What Can We Learn From Nelson Mandela’s Approach to Leadership?
Nelson Mandela is undoubtedly one of the greatest and most influential Black leaders the world has ever known. His legacy and the way he led his country to freedom after decades of oppression serve as a strong inspiration for Black South Africans and Black people worldwide.
Held back by the shackles of anti-Black racism for so long, Nelson Mandela fought through with immeasurable strength and uncanny grace. Affectionately known as Madiba, his approach to leadership was unprecedented and admirable by people from all walks of life. There’s a lot we can learn about how he led and what he did to elevate Black South Africans for generations to come.
How Did Nelson Mandela Change the World?
Nelson Mandela’s drive to end apartheid remains his greatest legacy. After his release from prison in 1990, Mandela made it his mission to secure voting rights for Black South Africans and end the generations of oppression against his people. His negotiations with the president at the time, Frederik Willem de Klerk, led to the end of apartheid as multi-racial elections were held in 1994, leading to Mandela and de Klerk jointly earning the Nobel Peace Prize.
Furthermore, Mandela’s African National Congress was a pillar in breaking down the hold that apartheid had on Black South Africans which prevented them from accessing quality education and jobs. This congress was responsible for ensuring people of other races stood on equal footing.
How Did South Africa Become White?
The apartheid that Nelson Mandela fought to end started in 1948 when the white supremacist National Party assumed power. The Afrikaner nationalist political party fuelled much of the segregation, introducing racist laws that empowered white South Africans from Dutch and British backgrounds.
The party’s system was rooted in centuries of colonization using Black Africans as a commodity that would transform South Africa into an industrialized society. Miners in past generations passed laws that essentially stole riches from the Black and other South African people of color that they enslaved. The National Party made the miners’ laws more draconian and enforced apartheid, which means “apartness” in the Afrikaans language.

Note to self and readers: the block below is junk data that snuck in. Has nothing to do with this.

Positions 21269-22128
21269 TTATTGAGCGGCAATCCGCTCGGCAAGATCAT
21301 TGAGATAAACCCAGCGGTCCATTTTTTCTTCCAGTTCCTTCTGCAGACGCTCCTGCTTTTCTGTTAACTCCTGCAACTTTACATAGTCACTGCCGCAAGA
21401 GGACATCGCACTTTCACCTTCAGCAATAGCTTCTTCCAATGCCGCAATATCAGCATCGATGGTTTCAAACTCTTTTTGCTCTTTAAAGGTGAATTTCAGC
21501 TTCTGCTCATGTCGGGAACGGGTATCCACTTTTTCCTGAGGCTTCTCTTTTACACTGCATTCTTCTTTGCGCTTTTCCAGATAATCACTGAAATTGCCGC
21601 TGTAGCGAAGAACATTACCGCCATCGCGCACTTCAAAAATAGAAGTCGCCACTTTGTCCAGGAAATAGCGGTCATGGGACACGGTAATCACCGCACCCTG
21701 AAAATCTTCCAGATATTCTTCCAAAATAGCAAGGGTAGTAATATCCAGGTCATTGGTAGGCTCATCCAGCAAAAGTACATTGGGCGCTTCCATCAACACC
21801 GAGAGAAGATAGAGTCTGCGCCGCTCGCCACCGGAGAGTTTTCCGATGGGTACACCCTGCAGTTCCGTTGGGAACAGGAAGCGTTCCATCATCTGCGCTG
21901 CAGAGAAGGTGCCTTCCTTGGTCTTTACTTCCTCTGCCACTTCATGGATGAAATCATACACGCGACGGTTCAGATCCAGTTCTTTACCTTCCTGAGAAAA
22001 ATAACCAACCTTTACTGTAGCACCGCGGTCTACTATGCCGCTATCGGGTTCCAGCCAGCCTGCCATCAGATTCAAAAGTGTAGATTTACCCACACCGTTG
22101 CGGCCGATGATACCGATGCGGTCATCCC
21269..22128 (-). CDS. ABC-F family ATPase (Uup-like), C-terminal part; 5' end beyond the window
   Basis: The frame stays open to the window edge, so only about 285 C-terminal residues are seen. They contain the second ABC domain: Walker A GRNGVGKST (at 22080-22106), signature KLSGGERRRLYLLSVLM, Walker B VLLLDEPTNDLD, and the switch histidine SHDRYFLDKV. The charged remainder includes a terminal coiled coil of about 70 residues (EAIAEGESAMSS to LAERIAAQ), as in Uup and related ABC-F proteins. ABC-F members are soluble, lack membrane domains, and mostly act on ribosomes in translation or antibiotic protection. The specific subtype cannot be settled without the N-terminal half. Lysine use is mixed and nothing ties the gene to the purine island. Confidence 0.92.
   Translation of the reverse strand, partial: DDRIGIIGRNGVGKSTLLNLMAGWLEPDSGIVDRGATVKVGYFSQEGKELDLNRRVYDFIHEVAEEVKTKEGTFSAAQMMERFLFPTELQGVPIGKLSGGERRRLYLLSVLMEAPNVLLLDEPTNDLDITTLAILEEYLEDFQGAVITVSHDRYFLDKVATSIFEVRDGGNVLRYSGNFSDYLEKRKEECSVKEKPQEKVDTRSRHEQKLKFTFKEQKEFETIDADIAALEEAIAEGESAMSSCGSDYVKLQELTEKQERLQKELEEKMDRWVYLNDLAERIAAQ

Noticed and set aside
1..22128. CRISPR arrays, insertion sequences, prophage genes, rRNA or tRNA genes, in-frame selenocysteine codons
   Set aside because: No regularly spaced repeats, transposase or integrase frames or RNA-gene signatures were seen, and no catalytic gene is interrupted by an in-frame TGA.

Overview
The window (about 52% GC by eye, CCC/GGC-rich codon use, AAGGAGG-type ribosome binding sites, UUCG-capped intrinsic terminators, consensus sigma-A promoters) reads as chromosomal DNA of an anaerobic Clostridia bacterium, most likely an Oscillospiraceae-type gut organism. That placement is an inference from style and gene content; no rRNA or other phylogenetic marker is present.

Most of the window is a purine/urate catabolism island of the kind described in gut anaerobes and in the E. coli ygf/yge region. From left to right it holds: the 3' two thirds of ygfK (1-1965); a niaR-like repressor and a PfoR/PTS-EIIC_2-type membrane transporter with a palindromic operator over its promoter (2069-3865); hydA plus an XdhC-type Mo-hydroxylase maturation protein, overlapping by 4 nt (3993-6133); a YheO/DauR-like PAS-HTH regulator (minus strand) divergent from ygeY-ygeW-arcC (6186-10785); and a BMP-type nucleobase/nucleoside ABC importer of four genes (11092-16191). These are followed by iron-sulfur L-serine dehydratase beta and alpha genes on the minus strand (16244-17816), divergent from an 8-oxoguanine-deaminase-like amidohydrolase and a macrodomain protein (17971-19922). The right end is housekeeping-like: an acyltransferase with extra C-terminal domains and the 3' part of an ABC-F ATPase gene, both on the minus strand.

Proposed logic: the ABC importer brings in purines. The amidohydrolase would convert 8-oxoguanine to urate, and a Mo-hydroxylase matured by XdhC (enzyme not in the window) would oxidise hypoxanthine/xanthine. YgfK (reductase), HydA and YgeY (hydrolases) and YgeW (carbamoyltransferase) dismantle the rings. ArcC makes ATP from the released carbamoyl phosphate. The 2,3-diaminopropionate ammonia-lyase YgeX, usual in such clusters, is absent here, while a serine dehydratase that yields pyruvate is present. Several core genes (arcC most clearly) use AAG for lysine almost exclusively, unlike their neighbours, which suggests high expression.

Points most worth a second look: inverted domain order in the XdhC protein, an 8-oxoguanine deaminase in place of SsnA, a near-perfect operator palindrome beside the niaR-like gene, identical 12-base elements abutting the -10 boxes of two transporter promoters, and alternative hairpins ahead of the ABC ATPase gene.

What Is the Majority Race in South Africa?
Out of South Africa’s roughly 60 million inhabitants, 47.4 million of them are Black Africans. The next main racial group is mixed Blacks (over five million), followed by whites (over four million) and over one million people of Indian descent also live in South Africa, marking the largest contingent of that ethnic group on the continent.
Mandela’s quest to end apartheid gave much of its population the voice it deserved — a stark contrast from the South Africa that existed for the 46 years of apartheid.
What Did Nelson Mandela Fight For?
Mandela was also a strong advocate for finding a cure for HIV/AIDS. He called for bold measures against the virus after it was discovered that one out of every four South Africans between the age of 15 and 45 was infected. His speech in 2000 at the International AIDS Conference was a groundbreaking moment in the fight against HIV/AIDS, marking the beginning of his firm commitment to eradicate the devastating virus. The speech became a rallying cry for South Africans in desperate need of treatment for AIDS. He later set up an AIDS initiative named after his prison number, 46664, raising money and awareness through international concerts and other initiatives.
Furthermore, his creation of the Truth and Reconciliation Commission in 1995 led to thorough investigations of human rights violations and allowed grieving Black South Africans to freely say their piece.
What Made Nelson Mandela a Great Leader?
Nelson Mandela preached change and equality in everything that he did. One of his most prominent teachings was that one should focus on ending right rather than being right. The latter often addresses the past and takes ego into account. Meanwhile, by ending right, one is focused on what one can achieve. At no time must your principles be compromised — you must fight vociferously for what you believe in without trying to humiliate others and sacrifice your dignity.
Peace and forgiveness were at the core of everything Mandela did. He had every right to be bitter after being held captive by a prejudiced system for 27 years. He believed that anger over past crimes should not influence the enactment of future laws. Additionally, his time as a political prisoner helped him to create a better version of himself, preaching the importance of being a strong living example for Black Africans and racialized people everywhere to follow. This concept of self-awareness was what fuelled his desire for reconciliation and peace and is reflected in so much of his work. He was a ferocious leader. But his humility was what made him so revered worldwide.
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